The article below is from our BRIEFINGS newsletter of 23 September 2021
How are healthcare systems coping with the delta variant? Goldman Sachs Research’s Veronika Dubajova shares key takeaways from her conversations with 30 global healthcare and medical technology CEOs and CFOs who virtually attended the firm’s 18th Annual Medtech Conference last week.
How are healthcare management teams describing their current operating environments?
Veronika Dubajova: There’s a lot of variability around the globe, depending on the progress of the pandemic. Overall, the picture is improving in Europe: Hospital occupancy rates due to COVID are at low enough levels that they're enabling healthcare systems to operate fairly well at the moment. The healthcare system in the U.S., however, has been seeing sharply higher hospitalization rates due to the delta variant. But that pressure is regionalized, with higher hospitalization rates in the South—where vaccination rates are relatively low—and lower hospitalization rates in the North, where vaccination rates are higher. Outside of the U.S., we’re closely watching China, Japan and Australia. With China in particular, the concern is not due to rising COVID-19 cases, but rather due to the government typically focusing on containment through more extreme measures at the first sign of an outbreak. In Japan and Australia, elective procedures at hospitals have been relatively soft, although they are starting to firm up.
The U.S. recently broke the 100,000 COVID-19 hospitalization threshold. Do you have any more insight into where U.S. hospitalization rates are headed?
Veronika Dubajova: I mentioned we are seeing wide disparities in hospitalization rates in the U.S. depending on the region we’re looking at. For instance, at peak, almost 20% of all of the 100,000 patients hospitalized with COVID-19 were in Florida, reflecting the lower vaccination rate of that state. The good news is that we seem to have passed the peak, with the number of patients hospitalized with COVID-19 now at about 82,000, versus 100,000 in early September; this development appears pretty consistent with some of the modeling we have seen around the likely progress of the delta wave. Most of the medtech management teams at our conference believe the winter will be very manageable, but there are still a lot of unknowns, such as new variants and whether hospital operators can cope with the flu season at the same time.
There is also a backlog of delayed care and elective procedures that healthcare systems are trying to work their way through. In 2020, the industry lost about 15% to 20% of elective procedures and of course, that medical need hasn’t disappeared. As a result, we’re seeing increased investments into healthcare in select markets in the U.K. and also more broadly in Europe.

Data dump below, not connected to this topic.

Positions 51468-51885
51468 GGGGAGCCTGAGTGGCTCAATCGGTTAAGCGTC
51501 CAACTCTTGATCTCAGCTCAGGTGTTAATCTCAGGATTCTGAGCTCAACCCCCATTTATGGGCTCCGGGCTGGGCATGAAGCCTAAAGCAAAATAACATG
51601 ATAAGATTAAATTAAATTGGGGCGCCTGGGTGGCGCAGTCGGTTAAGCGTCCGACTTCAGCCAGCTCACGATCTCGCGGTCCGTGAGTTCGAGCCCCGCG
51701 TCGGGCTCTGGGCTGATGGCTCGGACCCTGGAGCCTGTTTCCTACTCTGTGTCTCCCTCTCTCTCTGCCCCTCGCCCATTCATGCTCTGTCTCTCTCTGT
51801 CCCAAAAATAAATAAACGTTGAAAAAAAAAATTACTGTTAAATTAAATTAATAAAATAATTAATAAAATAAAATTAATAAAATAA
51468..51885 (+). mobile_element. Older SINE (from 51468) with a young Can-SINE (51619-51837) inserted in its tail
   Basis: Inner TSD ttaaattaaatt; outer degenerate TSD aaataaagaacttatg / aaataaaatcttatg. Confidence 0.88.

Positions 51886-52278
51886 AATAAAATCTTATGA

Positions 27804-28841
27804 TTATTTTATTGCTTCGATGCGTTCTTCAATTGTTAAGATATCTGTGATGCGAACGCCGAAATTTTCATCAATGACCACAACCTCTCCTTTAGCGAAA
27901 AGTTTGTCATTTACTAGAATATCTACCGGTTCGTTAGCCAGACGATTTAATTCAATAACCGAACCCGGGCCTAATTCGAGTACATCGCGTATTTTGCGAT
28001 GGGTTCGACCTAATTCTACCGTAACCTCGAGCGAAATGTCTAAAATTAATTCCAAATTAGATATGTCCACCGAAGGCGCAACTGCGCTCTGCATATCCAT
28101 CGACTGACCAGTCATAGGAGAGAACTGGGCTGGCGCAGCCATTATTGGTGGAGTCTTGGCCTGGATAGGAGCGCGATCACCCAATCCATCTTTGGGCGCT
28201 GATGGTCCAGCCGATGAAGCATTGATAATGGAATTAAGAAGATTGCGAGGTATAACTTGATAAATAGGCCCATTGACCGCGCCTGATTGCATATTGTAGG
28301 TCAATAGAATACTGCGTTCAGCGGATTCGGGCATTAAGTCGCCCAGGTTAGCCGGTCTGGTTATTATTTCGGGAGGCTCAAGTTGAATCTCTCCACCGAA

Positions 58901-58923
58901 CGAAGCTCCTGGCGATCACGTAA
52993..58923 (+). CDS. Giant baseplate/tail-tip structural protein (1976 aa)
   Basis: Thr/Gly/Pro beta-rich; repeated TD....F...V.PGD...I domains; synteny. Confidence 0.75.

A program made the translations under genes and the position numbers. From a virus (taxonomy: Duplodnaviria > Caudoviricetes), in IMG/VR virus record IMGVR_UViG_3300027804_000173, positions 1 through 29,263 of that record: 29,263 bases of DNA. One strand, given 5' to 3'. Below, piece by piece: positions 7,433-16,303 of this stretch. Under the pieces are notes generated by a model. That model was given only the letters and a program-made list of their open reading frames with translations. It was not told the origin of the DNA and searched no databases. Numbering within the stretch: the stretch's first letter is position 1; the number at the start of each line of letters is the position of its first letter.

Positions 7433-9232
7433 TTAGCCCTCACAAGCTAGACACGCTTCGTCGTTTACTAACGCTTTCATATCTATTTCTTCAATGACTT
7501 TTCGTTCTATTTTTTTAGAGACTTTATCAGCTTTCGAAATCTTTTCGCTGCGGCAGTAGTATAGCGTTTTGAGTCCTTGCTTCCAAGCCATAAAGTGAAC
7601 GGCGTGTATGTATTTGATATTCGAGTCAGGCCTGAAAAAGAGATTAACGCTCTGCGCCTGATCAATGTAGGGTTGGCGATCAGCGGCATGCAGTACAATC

Where are vaccination rates headed and what should we watch next?
Veronika Dubajova: Overall, it’s a fairly successful story in Europe, where vaccination rates are exceeding 70% of the population in most of developed Europe and the U.K. In fact, there are a handful of countries in Europe, including Portugal and Spain, where vaccination rates now exceed 80%. One of the main economies that remains a laggard in spite of vaccines being widely available is the U.S., although there's been decent progress recently due to the spread of the delta variant. Only 63% of the overall population in the U.S. has received at least one dose of the vaccine and only 53% has completed the vaccination course. As the last few months illustrate, the key thing to watch going forward—especially as we head into the winter season and if we see any new variants—will be vaccine coverage, not just nationally but also regionally, where regions with lower vaccine coverage will tend to see bigger outbreaks, all else being equal.
Much of the current focus is on whether booster shots will be needed. What have you learned from people in the health sector?
Veronika Dubajova: This has been a widely debated issue, and there are several important factors at play. On the one hand, we know the boosters work when it comes to increasing the antibody response. The key question, however, is whether or not boosters are actually needed, and there’s a lot of disagreement on this in the scientific community. We’ve seen countries like Israel start a booster campaign, but there’s still a lot of discussion around additional shots in the U.K. and the U.S. The question that will inform this decision is whether the decline in protection against COVID-19 that we have observed in recent months is truly a function of waning efficacy or rather related to something else, like new variants. At this point in time, the consensus seems to be that the vaccines' supposedly declining protection likely has more to do with delta than waning efficacy, but we need more time and data to further assess this hypothesis.